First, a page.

Future roadmap of defence and strategic relations of two countries is very bright and full of new potentials. There are millions of things which we can do together in defence sector from joint production of our weapon systems to joint training of our military personnel and joint crafting of strategic policy in between. Indian Navy and Korean navy joining hands together to maintain the freedom of navigation in Indian Ocean, which can bring fundamental power shift in the Ocean. Free and open Indian Ocean is the common area of interest where both the nations see potential of working together.

Apart from the signing of MoUs at G-to-G level, a few like L&T has signed an agreement with Korean HanwaTechwin to make K9 Vajra among others. Also, in September 2019 India, Korea have drawn up forward looking roadmap for defence industry. Your take on private sector participation with some significant figures?

My take on private sector participation is very positive. As we all know there exists a strong partnership between Indian and South Korean companies in various defence projects. For example South Korean defence major LIG Nex1 and Reliance Defence are planning to manufacture military hardware for Indian Armed Forces. Leading player in smart heavy weapons in categories of anti-ship missiles (ASM), anti-tank guided missiles (ATGM), and guided rockets LIG Nex1 is one of Korea’s top defence companies.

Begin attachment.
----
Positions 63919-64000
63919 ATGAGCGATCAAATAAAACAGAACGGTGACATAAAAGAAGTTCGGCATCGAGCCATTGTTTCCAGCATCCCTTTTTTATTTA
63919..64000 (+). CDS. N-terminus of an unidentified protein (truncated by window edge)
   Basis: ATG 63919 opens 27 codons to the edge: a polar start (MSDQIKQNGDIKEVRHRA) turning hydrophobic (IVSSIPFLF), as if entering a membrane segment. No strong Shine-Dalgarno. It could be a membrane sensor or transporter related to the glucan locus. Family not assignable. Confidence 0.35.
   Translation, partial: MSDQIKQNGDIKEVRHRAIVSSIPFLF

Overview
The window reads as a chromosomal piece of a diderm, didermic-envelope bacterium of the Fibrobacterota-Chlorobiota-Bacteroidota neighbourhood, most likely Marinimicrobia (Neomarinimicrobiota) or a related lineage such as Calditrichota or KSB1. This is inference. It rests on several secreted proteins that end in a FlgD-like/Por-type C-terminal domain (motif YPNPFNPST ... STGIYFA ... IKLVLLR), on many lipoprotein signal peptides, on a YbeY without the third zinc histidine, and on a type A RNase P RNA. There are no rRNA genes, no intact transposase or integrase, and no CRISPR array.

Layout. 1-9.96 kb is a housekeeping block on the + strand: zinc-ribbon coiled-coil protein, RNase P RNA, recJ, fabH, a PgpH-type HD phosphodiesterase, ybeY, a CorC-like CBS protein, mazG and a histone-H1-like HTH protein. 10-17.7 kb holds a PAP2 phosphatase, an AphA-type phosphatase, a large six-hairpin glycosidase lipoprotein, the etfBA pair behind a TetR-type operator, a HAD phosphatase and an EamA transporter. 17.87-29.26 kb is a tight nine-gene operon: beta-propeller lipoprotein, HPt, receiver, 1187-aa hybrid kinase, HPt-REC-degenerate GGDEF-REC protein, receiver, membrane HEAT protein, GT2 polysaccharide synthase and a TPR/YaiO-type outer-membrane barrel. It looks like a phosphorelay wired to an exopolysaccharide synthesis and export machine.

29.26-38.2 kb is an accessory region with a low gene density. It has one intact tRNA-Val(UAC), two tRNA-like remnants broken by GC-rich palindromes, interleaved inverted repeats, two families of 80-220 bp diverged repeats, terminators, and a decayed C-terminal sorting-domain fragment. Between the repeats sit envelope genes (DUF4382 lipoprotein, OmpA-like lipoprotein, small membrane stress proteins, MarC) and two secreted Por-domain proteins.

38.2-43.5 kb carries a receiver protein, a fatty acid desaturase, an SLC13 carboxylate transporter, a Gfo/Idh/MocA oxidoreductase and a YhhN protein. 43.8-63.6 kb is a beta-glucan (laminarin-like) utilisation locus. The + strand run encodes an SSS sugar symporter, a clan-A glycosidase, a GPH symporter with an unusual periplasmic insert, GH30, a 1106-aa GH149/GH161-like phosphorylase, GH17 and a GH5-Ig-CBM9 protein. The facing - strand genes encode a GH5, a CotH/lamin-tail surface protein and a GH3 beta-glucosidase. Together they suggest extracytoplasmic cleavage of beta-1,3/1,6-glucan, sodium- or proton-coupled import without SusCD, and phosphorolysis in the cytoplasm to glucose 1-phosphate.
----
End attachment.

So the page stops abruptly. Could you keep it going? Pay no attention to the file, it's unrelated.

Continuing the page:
India has a goal of becoming among the top five global producers of the aerospace and defence manufacturing with annual export target of US$5 billion by 2025. India domestically produces only 45 to 50 per cent of defence products it uses, and the rest are imported. Here Indian Korean private sector has huge opportunity to work together with Korean defence industry achieve these export goals.

Experts say to keep Indian Ocean Region free and open, South Korea, India and Japan should be on the same page. How significantly India plays a role for trilateral balance of power especially with aggressive expansion of Chinese defence power?